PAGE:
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ATD Blog

Are Communication and Teamwork Always Experiments? Yes!

Wednesday, September 15, 2021

What makes a team work? Communication. And what makes communication work? The team.

Nod your head if you have experienced any of these in your teams:

  • Lack of truly understanding priorities and commitments
  • Too many projects and responsibilities (because everything’s important)
  • Delegation isn’t done right by the right people or to the right people
  • Meetings (and too many of them) have no purpose or agenda
  • There is mistrust between people or siloed departments
  • People are disconnected from the importance of their work
  • People complaining, moaning, and whining
  • Everyone CCs everyone else on every email every day

If so, you have a communication problem.

Whether you’re rebuilding your recruitment, onboarding, or people development processes or if you’re focused on engagement, retention, and succession planning, it’s time to solve some communication challenges tactically day-to-day and strategically as part of the big picture so that the organization can benefit from consistently beautiful teamwork.

There are four steps to beautiful teamwork:

  • Communication. Discovering the parts we play and how we play our parts in the relationship.
  • Cooperation. You do your part then hand it off to me. I’ll do my part and hand it back to you. Repeat.
  • Collaboration. We do our parts together at the same time and in the same space with the same outcome.
  • Synergy. An empowered, productive, high-performing team where the sum is greater than the parts.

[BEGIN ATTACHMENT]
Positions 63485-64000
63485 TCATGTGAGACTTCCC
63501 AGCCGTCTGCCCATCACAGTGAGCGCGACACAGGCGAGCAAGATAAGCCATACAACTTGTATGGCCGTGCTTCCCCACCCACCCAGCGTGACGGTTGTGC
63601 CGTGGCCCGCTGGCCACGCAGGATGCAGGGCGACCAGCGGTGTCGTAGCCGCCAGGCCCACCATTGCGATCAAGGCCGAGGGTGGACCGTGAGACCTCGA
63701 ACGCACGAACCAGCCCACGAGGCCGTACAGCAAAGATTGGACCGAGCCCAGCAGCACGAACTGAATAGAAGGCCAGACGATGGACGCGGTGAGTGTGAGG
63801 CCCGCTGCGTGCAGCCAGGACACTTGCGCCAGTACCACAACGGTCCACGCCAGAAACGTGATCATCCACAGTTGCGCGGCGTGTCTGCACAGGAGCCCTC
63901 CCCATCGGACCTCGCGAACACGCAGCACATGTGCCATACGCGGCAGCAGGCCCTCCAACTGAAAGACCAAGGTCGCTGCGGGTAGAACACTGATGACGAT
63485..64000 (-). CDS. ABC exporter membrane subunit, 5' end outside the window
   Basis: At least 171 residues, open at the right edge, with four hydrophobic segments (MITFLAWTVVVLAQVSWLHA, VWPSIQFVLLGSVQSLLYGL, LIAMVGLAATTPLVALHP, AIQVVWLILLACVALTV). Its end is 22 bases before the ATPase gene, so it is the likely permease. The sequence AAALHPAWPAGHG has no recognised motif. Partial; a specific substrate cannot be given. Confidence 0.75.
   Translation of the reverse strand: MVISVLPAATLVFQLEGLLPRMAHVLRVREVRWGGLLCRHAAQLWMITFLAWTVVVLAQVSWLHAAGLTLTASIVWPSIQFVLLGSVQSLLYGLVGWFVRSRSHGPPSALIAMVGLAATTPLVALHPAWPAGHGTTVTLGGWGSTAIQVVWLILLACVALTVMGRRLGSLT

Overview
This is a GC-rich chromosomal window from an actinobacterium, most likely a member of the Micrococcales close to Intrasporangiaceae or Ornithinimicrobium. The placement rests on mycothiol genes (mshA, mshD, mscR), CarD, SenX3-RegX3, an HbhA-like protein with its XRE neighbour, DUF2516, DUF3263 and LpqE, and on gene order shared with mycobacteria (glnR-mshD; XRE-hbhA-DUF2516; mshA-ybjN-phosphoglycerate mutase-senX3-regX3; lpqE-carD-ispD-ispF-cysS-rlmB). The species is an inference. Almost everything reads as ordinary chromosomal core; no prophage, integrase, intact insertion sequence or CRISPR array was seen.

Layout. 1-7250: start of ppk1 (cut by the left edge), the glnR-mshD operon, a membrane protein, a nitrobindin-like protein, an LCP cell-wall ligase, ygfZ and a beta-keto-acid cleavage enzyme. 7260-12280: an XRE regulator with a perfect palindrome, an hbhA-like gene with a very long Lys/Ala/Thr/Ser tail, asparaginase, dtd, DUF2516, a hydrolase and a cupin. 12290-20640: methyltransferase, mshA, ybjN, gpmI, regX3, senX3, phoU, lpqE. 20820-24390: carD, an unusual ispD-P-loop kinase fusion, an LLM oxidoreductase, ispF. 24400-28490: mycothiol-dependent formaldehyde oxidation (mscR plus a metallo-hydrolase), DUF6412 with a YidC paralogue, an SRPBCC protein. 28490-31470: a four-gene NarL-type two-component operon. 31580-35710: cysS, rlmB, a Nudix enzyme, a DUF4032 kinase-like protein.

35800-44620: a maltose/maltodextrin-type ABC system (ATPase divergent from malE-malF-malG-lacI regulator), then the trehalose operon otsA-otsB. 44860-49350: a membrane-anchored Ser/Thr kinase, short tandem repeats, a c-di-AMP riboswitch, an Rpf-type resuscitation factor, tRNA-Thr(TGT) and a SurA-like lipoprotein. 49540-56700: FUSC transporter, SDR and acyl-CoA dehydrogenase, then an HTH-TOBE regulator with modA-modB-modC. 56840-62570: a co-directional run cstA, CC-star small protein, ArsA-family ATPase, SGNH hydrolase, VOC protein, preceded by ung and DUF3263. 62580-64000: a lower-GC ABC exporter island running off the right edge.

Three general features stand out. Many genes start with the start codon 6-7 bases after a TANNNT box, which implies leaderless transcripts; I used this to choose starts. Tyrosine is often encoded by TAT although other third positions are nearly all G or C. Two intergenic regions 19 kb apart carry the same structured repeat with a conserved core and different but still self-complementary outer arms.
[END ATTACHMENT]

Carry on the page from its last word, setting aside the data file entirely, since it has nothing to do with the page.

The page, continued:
Let’s break it down.


The Latin root of communication is communicare, which means “to share.” In the days of the internet and smartphones and artificial intelligence, that’s not clear enough. It’s also more than just the conveying or exchanging of information, ideas, or feelings through words, sounds, signs, or behaviors. Communication is one-to-one, connecting with the individuals for the benefit of the team.

For an effective communication path, we must start with rapport, earn trust, and establish credibility that will allow us to drill down to find the truth and evaluate root causes of communication breakdowns and breakthroughs to create consensus and readiness to move forward.

Action: Where do you need to renew or reinforce rapport, trust, or credibility with your higher-ups, lower-downs, and all-arounds?



To cooperate means to work with other people to achieve your own goal as part of a common goal. You don’t even have to be on the same team. If I’m a criminal (which I’m not, I promise) and you are a police officer, we can cooperate so that you get what you want (the even worse criminal) and I get what I want (immunity, reduced sentence, and so on).

Another example is Wikipedia, a free online encyclopedia maintained by a community of loosely coordinated volunteer contributors. Most of them don’t even know each other.

For an effective cooperation path, package and communicate what is Really Most Important™ with any plan, project, or event where people fully understand and connect to their roles, responsibilities, and rituals. Then, build and agree on common language, develop a team culture or identity, and set ground rules for how everyone cooperates. (Click here to download a communications code template.)

Action: What systems or structure are missing in your team, department, or organization right now and what is the filling the void?